In my new novel The First Husband, the protagonist Annie Adams is a travel writer whose life changes on a dime. Out of nowhere, her longtime boyfriend walks into the home they’ve been sharing for years and unceremoniously tells her he is leaving her. While a lot of women would take this opportunity to wallow in a big bowl of Ben & Jerry’s, Annie makes a different decision. She walks into a bar, starts talking to an adorable chef named Griffin. And marries him.
Regardless of how this ultimately works out for Annie (no spoiler alert!), one could rightly say that walking into a bar and marrying the first man you talk to is a rash decision. Here are several other things that are wise to avoid after a breakup.
Don’t listen to your
female best friend
This advice may sound counterintuitive, but it’s still true. Your best friend is there to make you feel better. That is her job and she’s good at it — which means she is probably not as good at giving you tough love when your heart is broken. So when she says, “call your ex if you need to” or “I’m sure he is coming back to you,” what she really means is “I love you and I’m here for you.” Listen to that part. But if you’re looking for advice? Call your male best friend. He’ll tell you how it actually is.
Don’t contact your ex.
Not for any reason.
Of course, you want your sweater back. And he shouldn’t still have your keys. But in the tricky period after your ex becomes your ex, he should be removed from your phone. Later, after the wounds have healed, there will be time to get your things back. There will even be time to say the one thing you still want to say. But the good news is: If you wait until it’s appropriate to reach out, you probably won’t really want to anymore.
Don’t contact any
other ex either
We’ve all been there. Mike makes us feel terrible so we reach out to Matt, who made us feel terrible, but a long time ago now! It is so tempting to seek comfort in someone who knows us well. But the best thing to do after a breakup is move forward. Moving back — or way back — doesn’t usually end well.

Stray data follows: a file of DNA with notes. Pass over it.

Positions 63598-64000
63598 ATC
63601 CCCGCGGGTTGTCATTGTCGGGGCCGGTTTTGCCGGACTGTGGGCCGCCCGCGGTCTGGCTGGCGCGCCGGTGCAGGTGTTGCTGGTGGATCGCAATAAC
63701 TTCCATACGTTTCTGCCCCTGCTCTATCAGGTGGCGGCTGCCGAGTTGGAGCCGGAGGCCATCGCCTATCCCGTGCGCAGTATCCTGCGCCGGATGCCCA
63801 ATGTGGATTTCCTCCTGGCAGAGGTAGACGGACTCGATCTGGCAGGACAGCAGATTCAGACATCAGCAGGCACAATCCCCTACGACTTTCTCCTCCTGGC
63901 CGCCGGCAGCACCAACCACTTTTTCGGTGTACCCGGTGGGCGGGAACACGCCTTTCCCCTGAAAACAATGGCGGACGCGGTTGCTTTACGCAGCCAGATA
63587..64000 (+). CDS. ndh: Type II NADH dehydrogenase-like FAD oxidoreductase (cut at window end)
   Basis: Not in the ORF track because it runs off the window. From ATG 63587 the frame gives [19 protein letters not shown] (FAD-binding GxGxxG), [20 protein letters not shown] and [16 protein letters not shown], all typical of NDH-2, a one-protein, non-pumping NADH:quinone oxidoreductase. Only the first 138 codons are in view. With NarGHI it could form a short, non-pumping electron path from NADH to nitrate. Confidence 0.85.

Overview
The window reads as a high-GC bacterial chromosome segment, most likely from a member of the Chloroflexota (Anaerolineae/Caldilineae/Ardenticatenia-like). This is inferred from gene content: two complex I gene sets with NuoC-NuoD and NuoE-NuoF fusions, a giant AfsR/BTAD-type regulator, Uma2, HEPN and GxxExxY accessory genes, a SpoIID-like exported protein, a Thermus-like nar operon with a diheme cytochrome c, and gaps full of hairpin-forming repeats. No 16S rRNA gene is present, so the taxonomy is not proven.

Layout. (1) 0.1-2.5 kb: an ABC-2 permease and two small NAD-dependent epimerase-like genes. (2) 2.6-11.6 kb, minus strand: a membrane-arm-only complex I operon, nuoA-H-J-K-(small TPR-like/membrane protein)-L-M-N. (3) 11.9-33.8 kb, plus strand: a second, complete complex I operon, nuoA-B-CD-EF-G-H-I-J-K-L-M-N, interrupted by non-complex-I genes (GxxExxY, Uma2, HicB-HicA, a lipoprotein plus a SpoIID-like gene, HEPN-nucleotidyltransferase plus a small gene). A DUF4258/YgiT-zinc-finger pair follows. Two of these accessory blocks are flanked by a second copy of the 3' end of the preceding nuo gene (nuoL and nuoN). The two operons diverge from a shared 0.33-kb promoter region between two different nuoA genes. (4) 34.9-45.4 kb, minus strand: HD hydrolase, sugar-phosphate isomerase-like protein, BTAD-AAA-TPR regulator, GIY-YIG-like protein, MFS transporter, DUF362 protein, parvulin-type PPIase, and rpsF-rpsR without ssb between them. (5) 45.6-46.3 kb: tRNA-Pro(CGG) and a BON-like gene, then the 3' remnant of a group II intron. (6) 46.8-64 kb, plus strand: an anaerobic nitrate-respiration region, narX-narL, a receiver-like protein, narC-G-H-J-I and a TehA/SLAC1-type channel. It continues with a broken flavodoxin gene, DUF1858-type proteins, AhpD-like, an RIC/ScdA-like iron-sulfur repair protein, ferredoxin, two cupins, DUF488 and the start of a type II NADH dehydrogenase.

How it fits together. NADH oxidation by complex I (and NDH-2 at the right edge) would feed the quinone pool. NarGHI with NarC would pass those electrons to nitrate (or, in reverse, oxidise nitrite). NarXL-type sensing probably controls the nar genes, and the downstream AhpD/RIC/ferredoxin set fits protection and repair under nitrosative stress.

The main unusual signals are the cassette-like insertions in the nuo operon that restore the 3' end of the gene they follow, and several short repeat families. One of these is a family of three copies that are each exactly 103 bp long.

Basically, don’t turn on your phone or email
between 10 p.m. – 7 a.m.
There is an application called Google Goggles. There is another that stops you from texting or calling during certain hours. They should be mandatory for all people after a breakup, particularly those people who like to drown their sorrows in a delicious glass of wine. (And really, who doesn’t?) Repeat five times fast: Texting is not your friend. Especially after midnight.
Don’t listen to
Damien Rice on repeat
This should be self-explanatory.
Read more about Laura Dave’s book, The First Husband >>
Don’t think the answer is at the bottom of the Ben & Jerry’s container
This makes everything better. Then worse.
Don’t think his Facebook page has good news for you
As if breakups aren’t painful enough, now we have to deal with them in the age of Facebook. Here’s the rule: The only thing worse than going on his page and not finding out what he’s doing, is going on there and seeing exactly what he’s doing. It takes a stronger woman than me, but the best advice on this: Unfriend. And fast.
Don’t think your Facebook page is going to convince him to come back
True story: I had a girlfriend who made up a boyfriend to make her ex jealous. She changed her status, she changed her photos, she wrote lovey-dovey wall posts. We all thought she was a (scary) genius. But what did her ex think? Nothing. He never even knew. Because he was smart enough to listen to #7.
Don’t think you’ll
always feel this badly
Breakups suck for a while. There’s no getting around it. But, then, a while later (and sooner than you think) they suck less. Seriously, it gets easier. Trust in time. It is your friend on this front. Somewhere inside, you know that. Just hang on until you feel it as well.